This is the kind of opportunity that long-tail keyword targeting presents to advertisers. In addition to making up the vast majority of searches, long-tail keywords are also often significantly cheaper than shorter keyword-rich queries and can have as much —if not more—commercial intent.
You can learn more in this guide to long-tail keywords.
Usually, once someone has asked about the average cost-per-click of a PPC ad, their next question will be how much do “typical” businesses spend on Google Ads as part of their larger online marketing costs. Unfortunately, this is another question without an easy answer. However, that doesn’t mean I can’t tell you a little bit more about how much a “typical” business spends on paid search. First, we need to look at overall spend data by industry.
If you look at the average CPC data above, you’ll see that the top five most competitive terms are found in insurance, online education, marketing & advertising, legal, and internet & telcom.
WordStream performed a similar study several years ago and at that time, the top five spenders were finance & insurance, retailers & general merchandise, travel & tourism, jobs & education, and home & garden. When looking into the overall spend of these and other industry verticals, we also saw that there was a degree of overlap between the average CPC of a keyword category and the total spend in that industry. You can see the full story and results of that study here.
As you can see, companies in the insurance, online education, and marketing & advertising industries spend the most per month on Google Ads, with insurance at the top by a wide margin. Individual companies in these industries often spend $40 to $50 million a year on Google Ads! Of course, this isn’t exactly relevant information to would-be advertiser who’s still on the fence about Google Ads. These are big brands that bear little resemblance to small businesses with smaller budgets such as (potentially) yours. What’s important to know is that you don’t need to spend millions on Google Ads to make it work for your business.
To answer this question, we asked one of WordStream’s Customer Success Managers about how much the average WordStream client spends on PPC per month. As you might expect, the amount that our clients spend on PPC varies widely. Some, such as small businesses, spend around $1,000 per month whereas others, such as PPC management agencies, spend upward of $30,000 per month.
When you take the entirety of WordStream’s client base—from the very smallest mom-and-pop-shop to the mid-sized PPC agency—you get an average of $9,813 per month spent on PPC advertising.
That’s still a pretty wide range, but you can at least orient yourself with respect to where you fall on the specturm.
You can find more helpful tips and strategies in our Small Business Guide to Google Ads.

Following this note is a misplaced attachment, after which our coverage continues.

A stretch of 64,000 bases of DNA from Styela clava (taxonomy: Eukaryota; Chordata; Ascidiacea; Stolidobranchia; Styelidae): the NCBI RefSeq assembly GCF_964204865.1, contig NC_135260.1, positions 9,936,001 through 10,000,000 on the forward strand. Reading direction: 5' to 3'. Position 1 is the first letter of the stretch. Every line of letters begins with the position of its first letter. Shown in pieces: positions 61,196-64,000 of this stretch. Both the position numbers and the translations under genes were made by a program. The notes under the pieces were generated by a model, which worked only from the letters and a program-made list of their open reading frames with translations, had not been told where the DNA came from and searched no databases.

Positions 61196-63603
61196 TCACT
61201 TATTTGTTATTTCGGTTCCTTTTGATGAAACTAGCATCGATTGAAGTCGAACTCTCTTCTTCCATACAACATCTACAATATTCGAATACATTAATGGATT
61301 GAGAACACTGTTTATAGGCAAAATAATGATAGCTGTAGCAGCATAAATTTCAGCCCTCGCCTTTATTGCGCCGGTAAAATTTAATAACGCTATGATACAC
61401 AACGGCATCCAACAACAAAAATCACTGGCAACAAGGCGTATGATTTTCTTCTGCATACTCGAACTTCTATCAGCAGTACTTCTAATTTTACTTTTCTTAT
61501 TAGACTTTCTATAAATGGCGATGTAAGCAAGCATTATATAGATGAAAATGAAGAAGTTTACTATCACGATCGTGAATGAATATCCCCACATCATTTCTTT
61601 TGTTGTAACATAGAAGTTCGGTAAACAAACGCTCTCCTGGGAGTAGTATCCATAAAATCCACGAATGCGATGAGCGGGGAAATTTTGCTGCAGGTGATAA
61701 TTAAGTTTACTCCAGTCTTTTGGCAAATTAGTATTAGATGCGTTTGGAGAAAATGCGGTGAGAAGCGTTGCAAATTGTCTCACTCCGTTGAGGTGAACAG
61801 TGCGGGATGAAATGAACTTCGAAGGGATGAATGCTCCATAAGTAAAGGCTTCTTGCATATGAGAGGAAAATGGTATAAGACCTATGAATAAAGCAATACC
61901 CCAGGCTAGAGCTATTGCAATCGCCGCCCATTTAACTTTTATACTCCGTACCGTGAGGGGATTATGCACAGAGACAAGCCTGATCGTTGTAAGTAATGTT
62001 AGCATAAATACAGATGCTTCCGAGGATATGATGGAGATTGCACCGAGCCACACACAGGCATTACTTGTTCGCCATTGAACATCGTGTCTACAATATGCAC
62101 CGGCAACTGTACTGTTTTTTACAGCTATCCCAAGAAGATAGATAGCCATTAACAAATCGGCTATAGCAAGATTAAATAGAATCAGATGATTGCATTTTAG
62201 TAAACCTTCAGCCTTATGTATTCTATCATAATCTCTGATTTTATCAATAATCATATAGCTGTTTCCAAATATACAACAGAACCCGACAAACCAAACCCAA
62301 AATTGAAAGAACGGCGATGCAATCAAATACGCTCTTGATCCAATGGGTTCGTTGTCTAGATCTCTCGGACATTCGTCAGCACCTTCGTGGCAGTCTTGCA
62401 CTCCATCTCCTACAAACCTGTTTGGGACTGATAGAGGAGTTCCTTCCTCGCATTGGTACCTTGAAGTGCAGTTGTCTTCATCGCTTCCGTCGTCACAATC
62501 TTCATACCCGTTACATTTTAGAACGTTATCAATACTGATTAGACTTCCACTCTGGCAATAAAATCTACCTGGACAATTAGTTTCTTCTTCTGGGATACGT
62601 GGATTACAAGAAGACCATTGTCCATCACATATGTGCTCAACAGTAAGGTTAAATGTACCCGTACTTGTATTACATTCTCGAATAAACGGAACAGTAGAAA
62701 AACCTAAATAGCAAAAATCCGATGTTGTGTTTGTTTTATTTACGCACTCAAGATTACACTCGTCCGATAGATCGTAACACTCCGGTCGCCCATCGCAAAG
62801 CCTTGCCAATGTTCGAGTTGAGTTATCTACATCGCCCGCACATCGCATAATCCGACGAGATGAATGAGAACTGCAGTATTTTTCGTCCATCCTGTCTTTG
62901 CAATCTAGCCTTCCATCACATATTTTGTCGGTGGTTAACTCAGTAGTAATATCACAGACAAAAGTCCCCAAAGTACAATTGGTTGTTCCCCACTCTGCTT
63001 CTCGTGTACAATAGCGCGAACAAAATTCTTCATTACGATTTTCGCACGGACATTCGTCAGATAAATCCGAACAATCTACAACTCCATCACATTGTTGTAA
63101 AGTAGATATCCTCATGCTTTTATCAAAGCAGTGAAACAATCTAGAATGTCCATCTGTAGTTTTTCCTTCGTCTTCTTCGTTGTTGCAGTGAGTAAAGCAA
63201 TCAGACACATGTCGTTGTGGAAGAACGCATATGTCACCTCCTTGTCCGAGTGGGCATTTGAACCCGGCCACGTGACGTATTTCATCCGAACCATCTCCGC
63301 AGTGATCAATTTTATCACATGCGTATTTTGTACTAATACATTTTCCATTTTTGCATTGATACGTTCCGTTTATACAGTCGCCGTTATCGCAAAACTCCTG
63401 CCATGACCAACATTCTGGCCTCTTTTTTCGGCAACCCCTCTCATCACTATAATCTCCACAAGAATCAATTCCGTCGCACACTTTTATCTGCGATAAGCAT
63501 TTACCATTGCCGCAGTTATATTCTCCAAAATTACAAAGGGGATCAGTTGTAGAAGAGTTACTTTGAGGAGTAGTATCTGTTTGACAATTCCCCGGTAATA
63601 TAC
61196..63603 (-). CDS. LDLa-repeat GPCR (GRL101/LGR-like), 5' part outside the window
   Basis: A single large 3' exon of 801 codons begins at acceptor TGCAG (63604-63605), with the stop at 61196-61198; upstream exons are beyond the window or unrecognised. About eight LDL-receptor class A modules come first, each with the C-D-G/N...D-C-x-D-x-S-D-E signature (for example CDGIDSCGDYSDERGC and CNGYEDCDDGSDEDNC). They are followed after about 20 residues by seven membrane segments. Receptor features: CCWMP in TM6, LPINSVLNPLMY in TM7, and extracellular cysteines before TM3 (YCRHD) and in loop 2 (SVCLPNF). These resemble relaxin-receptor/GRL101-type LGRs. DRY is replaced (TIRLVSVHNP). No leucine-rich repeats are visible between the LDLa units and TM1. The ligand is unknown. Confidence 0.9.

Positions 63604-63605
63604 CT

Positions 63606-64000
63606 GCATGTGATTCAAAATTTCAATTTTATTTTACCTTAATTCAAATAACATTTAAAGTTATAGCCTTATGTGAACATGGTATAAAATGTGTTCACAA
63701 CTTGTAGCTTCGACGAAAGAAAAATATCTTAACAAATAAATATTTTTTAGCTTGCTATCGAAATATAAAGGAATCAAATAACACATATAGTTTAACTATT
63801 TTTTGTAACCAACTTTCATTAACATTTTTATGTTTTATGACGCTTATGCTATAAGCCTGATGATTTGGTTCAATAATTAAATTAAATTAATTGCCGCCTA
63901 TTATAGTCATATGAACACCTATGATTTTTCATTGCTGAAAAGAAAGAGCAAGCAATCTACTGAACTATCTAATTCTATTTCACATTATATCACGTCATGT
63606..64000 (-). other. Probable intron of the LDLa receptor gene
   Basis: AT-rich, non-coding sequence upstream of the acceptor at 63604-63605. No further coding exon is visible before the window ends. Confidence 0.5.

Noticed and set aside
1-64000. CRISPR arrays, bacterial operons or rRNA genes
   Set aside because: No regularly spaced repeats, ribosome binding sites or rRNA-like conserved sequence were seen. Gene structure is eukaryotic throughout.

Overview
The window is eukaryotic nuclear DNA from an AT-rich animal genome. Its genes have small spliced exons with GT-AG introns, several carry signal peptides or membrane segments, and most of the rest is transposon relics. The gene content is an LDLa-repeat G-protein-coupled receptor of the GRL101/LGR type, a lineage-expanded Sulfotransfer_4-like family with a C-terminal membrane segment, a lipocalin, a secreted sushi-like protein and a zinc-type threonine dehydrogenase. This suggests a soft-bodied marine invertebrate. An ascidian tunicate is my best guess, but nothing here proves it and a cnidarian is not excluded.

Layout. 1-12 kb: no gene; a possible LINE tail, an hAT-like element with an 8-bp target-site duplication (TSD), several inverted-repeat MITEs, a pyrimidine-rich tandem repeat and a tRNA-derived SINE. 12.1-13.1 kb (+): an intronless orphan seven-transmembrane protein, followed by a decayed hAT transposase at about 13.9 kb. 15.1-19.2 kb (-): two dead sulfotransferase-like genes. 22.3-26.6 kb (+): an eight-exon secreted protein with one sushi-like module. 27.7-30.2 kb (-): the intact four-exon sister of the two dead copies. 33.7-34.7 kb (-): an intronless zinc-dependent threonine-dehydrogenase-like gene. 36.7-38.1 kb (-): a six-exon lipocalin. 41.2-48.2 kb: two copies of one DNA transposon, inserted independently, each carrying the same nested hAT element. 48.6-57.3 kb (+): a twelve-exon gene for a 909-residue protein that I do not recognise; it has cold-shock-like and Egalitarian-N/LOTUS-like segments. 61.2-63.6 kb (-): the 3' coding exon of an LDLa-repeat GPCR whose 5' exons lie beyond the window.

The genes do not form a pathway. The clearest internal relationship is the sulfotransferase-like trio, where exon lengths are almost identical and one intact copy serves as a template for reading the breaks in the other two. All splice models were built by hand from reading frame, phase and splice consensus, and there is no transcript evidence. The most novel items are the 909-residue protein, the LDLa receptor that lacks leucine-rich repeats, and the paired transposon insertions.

Your ad budget will always be the largest, most direct cost associated with your Google Ads campaigns. However, while your ad budget is important, it’s not necessarily the be-all and end-all of your paid search efforts. There are other potential costs you may have to consider, depending on your business, marketing goals, and individual situation.
Some small businesses opt to have an agency handle their PPC work for them. This approach offers several benefits, such as minimal personal investment of time and effort in actually managing your PPC account. Agencies can also boast many years of experience in PPC account management, making them trustworthy partners who can offer expert advice and guidance.
However, agencies don’t come cheap. Even smaller boutique agencies will take a percentage of your ad spend, regardless of ROI. Some agencies may guarantee a threshold ROI, whereas others won’t. Agency cuts typically hover around the 10% mark, though this varies from one agency to another.
There’s a lot more than price to consider when choosing an agency.
Obviously it’s in the agency’s best interests to deliver results (to reduce churn and retain clients), but even if your ads don’t result in any conversions, you’ll still have to pony up and pay your agency unless it’s explicitly stated otherwise in your contract.
We’ve covered a lot in this guide, so let’s go over the key takeaways that you can use to orient yourself in terms of what you could spend in Google Ads.
As I’ve stated throughout, there are numerous factors that can have a significant impact on the cost of running a PPC campaign, but remember: almost any type of business can make Google Ads work for them! If you’re not sure about anything I’ve covered in this guide, or if you have specific questions, leave a comment and we’ll answer them as best we can.
Originally from the U.K., Dan Shewan is a journalist and web content specialist who now lives and writes in New England. Dan’s work has appeared in a wide range of publications in print and online, including The Guardian, The Daily Beast, Pacific Standard magazine, The Independent, McSweeney’s Internet Tendency, and many other outlets.
See other posts by Dan Shewan